Star Wars has been covered three times already here at Lost in Translation. The first time was for the prequel/reboot, Star Wars: Episode I – The Phantom Menace; covering how the film brought back the Galaxy Far, Far Away. The second time was for the CG animated series, Star Wars: The Clone Wars, showed how the TV show strengthened Star Wars: Episode II – The Attack of the Clones by filling in details between that film and Star Wars: Episode III – Revenge of the Sith. The third time was for the pilot for Star Wars: Rebels, “Spark of Rebellion”, showed the potential of the recent TV series. What’s left with Star Wars?
Richard Toscan, in an attempt to revive radio drama in the US, worked at getting several works produced at KUSC, the University of Southern California’s campus radio station. One of Toscan’s students suggested adapting Star Wars as an episodic series, a natural fit given that similar serials like Flash Gordon and Buck Rogers inspired the film and were themselves adapted as radio serials. Getting the clearances to produce such a series, though, looked expensive. However, George Lucas had gone to USC, so the rights to produce the radio series was sold to KUSC and National Public Radio (NPR) for one dollar. Lucas also made the music by John Williams and the sound design by Ben Burtt available to the production. That just left paying for the script, the actors, and the studio.
NPR turned to the one radio network with extensive experience in radio dramas, the BBC, for assistance. In return for the British rights to the series, the BBC provided the budget needed to get the production done. The adaptation was written by Brian Daley, a science fiction author who had written the earliest of the expanded universe novels, The Han Solo Adventures (Han Solo at Star’s End, Han Solo’s Revenge, Han Solo and the Lost Legacy). Daley worked from early drafts of Lucas’ scripts for Star Wars, adding material as needed to fill in the thirteen-episode run, for almost six hours of radio drama.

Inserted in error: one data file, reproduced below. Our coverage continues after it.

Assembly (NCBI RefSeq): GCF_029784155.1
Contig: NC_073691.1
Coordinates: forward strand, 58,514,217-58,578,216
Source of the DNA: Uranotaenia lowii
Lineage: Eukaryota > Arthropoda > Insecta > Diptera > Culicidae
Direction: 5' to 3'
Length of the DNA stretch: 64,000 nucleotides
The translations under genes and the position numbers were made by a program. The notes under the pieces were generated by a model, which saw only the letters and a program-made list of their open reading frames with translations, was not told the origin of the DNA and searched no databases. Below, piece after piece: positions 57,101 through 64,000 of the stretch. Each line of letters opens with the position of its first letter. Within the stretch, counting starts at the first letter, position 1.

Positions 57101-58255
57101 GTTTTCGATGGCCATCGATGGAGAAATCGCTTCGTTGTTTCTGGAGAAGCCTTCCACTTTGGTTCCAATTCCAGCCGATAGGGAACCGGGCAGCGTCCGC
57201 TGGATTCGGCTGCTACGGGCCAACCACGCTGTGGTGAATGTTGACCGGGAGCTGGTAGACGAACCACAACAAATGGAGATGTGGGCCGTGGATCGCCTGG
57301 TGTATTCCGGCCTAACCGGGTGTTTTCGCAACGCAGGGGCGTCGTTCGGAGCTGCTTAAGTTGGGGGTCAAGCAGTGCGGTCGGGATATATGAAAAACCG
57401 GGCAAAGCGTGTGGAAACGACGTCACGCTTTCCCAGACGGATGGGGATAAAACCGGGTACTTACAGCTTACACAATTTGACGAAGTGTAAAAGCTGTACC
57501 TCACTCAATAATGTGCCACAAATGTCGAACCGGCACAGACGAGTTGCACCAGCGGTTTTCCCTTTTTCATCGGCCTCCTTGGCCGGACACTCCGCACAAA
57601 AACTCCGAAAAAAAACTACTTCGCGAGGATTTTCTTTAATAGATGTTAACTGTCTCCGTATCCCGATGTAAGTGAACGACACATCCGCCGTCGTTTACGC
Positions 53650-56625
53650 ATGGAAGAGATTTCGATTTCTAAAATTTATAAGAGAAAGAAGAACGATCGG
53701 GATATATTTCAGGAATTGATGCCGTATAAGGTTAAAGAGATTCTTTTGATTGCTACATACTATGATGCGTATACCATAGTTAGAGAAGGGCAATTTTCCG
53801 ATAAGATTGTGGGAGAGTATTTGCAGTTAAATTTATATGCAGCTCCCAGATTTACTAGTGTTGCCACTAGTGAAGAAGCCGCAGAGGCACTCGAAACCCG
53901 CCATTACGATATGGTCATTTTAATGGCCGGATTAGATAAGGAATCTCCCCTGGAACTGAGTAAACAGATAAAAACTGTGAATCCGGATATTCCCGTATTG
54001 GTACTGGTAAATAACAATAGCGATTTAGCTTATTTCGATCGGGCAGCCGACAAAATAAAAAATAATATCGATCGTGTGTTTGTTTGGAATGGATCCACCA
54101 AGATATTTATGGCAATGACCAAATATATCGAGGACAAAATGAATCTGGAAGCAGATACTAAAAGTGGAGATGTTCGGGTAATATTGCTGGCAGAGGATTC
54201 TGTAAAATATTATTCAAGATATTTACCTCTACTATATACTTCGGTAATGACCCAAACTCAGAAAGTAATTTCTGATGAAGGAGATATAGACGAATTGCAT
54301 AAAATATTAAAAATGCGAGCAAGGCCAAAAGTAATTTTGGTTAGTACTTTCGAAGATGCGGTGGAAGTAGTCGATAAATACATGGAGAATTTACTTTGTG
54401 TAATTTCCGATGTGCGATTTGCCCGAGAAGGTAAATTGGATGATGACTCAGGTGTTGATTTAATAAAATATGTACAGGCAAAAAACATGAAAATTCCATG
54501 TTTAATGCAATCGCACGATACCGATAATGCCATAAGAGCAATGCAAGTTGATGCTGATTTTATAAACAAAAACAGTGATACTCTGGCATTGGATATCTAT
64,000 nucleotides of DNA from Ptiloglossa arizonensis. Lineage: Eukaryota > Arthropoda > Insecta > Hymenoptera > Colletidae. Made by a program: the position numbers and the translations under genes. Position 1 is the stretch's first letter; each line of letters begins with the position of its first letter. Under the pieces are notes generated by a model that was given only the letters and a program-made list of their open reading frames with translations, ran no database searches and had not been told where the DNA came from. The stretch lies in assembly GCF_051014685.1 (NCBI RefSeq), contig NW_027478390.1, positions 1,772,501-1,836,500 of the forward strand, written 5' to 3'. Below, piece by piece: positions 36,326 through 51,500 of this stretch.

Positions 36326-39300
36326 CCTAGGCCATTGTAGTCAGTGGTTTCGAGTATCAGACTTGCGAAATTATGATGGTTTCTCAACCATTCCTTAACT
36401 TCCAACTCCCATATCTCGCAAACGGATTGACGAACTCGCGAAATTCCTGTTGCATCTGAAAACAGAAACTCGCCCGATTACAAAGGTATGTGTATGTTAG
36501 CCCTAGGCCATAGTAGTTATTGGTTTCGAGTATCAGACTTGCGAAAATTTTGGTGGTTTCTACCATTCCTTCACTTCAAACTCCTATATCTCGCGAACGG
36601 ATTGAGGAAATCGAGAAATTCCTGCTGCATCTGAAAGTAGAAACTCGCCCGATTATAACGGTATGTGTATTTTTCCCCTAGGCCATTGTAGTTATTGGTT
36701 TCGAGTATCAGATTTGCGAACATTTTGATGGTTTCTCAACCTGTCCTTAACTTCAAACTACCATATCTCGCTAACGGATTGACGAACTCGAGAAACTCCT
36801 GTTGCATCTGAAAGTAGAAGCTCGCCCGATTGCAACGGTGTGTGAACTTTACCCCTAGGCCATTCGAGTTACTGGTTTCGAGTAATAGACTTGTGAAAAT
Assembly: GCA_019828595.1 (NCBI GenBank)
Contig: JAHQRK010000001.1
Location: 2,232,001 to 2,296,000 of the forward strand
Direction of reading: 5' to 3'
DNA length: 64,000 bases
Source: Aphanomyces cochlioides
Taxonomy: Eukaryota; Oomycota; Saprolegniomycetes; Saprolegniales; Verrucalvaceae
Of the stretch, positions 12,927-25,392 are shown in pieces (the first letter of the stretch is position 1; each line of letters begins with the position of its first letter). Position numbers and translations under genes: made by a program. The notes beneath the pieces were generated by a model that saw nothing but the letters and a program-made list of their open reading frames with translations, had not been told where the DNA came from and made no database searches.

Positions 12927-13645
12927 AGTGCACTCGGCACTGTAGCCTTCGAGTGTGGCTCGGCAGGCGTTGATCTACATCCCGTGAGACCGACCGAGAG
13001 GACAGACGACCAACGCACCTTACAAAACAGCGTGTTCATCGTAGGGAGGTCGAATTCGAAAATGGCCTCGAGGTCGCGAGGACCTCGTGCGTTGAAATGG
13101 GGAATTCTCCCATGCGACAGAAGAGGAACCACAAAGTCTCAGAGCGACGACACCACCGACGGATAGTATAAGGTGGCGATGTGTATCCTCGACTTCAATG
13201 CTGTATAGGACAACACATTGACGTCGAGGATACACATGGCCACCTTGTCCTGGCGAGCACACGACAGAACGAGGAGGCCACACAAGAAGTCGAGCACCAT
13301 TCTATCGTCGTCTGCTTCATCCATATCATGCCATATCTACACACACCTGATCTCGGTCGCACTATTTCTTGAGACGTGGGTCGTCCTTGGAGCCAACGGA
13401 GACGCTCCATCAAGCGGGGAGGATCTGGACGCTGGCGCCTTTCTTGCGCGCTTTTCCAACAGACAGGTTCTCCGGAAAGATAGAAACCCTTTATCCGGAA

Casting became a problem. While Mark Hamill and Anthony Daniels returned as Luke Skywalker and C-3P0, respectively, the rest of the cast wasn’t. Harrison Ford was busy with Raiders of the Lost Ark. The new cast included Ann Sachs as Princess Leia, Bernard Behrens as Obi-Wan Kenobi, Perry King as Han Solo, Keene Curtis as Governor Tarkin, and Brock Peters as Darth Vader.
The debut of the series in March of 1981 saw NPR’s audience increase to three-quarters of a million new listeners, with the number of young adults and teenagers increasing four-fold. With Star Wars: The Empire Strikes Back having been in theatres the previous summer, fans were looking for more Star Wars. How well did the radio drama adapt the first film?
A series, whether on TV, on radio, or even as a B-reel serial, still runs longer than most films. The Star Wars radio drama is no exception; it ran for just under six hours over thirteen episodes, about three times longer than the movie. Radio also can’t rely on visual effects to show what’s happening. Given that Star Wars pushed the limits on what can be done with special effects, the radio drama would have a steep task in front of it.